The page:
ZSL Embarks on Crisis Mission to Save Indian Vultures
Tuesday 5 October 2004
The Zoological Society of London (ZSL) has embarked on a crisis mission to prevent the extinction of three critically endangered species of vulture in India and Nepal. Experts from ZSL flew to Pinjore in Haryana State northern India to secure a founder population of 38 birds for an essential captive breeding effort, to prevent the extinction of these amazing birds
ZSL is working with conservation partners to save three species of Indian vulture, the oriental white back, the long billed and the slender billed vulture. Our research has shown that the population levels of each of the three species are reported to be declining at over 50% per year; this has resulted in a decline of over 97% during the past 10 years. The cause of this catastrophic decline is diclofenac, a drug used in the routine treatment of cattle. Vultures are extremely sensitive to diclofenac and tissue eaten from carcasses of recently treated animals will cause poisoning and the death of literally millions of vultures.
We have been working to save vultures in India for four years and, as part of a Darwin Initiative grant, have set up the Vulture Conservation Centre in Pinjore to research population levels and reasons for this shocking decline and to establish a secure population of all three species to ensure their survival.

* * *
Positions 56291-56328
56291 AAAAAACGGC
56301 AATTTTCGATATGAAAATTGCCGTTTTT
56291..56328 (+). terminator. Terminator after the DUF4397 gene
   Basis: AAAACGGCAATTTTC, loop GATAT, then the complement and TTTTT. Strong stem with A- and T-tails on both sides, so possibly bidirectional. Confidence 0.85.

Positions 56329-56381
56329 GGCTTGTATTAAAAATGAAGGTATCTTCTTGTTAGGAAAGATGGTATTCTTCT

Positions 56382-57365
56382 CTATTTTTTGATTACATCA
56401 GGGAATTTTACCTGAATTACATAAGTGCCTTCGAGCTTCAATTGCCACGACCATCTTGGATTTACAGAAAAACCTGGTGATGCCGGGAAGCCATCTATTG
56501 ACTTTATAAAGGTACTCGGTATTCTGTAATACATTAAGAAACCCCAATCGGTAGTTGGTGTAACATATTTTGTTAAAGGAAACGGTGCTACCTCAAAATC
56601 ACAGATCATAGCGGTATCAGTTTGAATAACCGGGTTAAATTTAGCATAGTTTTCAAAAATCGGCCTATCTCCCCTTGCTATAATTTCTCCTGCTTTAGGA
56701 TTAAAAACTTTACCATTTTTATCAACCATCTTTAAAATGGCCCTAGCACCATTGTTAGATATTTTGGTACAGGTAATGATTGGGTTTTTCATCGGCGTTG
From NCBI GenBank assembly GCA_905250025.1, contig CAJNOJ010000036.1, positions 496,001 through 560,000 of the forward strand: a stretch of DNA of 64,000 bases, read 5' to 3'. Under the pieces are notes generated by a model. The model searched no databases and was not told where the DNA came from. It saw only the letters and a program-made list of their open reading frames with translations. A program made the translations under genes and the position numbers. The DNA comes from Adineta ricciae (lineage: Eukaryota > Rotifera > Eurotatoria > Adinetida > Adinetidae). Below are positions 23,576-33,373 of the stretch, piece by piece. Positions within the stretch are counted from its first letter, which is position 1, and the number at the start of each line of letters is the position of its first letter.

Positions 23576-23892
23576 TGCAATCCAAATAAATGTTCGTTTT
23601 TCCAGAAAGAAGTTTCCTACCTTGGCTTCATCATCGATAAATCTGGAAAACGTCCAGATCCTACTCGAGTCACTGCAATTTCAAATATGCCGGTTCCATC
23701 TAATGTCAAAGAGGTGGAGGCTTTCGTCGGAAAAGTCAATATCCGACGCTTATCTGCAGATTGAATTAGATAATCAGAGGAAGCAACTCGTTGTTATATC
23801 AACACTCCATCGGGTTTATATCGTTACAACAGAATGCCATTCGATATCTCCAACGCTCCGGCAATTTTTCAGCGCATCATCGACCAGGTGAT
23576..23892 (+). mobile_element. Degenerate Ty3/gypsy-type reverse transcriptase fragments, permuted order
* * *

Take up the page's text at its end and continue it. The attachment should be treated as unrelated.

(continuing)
"Vultures are not only magnificent animals but they also play an essential role in controlling the disease risk posed by decomposing carcasses," commented Nick Lindsay, ZSL's Head of International Zoo Programmes.
"Population levels are so low and we need to act now to prevent these animals from becoming extinct in the wild."
In order to protect these species, it is essential for us to secure a captive population for re-introduction when the risk from diclofenac has been mitigated. ZSL, in partnership with the Bombay Natural History Society (BNHS), the Wildlife Department of Haryana State, the RSPB and the National Bird of Prey Trust, is extending the facilities to manage more birds. A new aviary is already under construction and is due to open in mid October with two more planned before the end of 2004. These will provide secure breeding facilities in the future for the birds mature and start to breed.
ZSL is also working with the BNHS and RSPB to encourage local governments to ban the use of diclofenac. However, even though Gujarati veterinary services have been advised to not use the drug, it will take time to completely eliminate this dangerous chemical from the food chain, and to educate those in other areas about the risk that this widely used drug poses.
For further information and images, please contact:
Nathalie Golden, ZSL Senior PR Officer
Tel: 0207 449 6280
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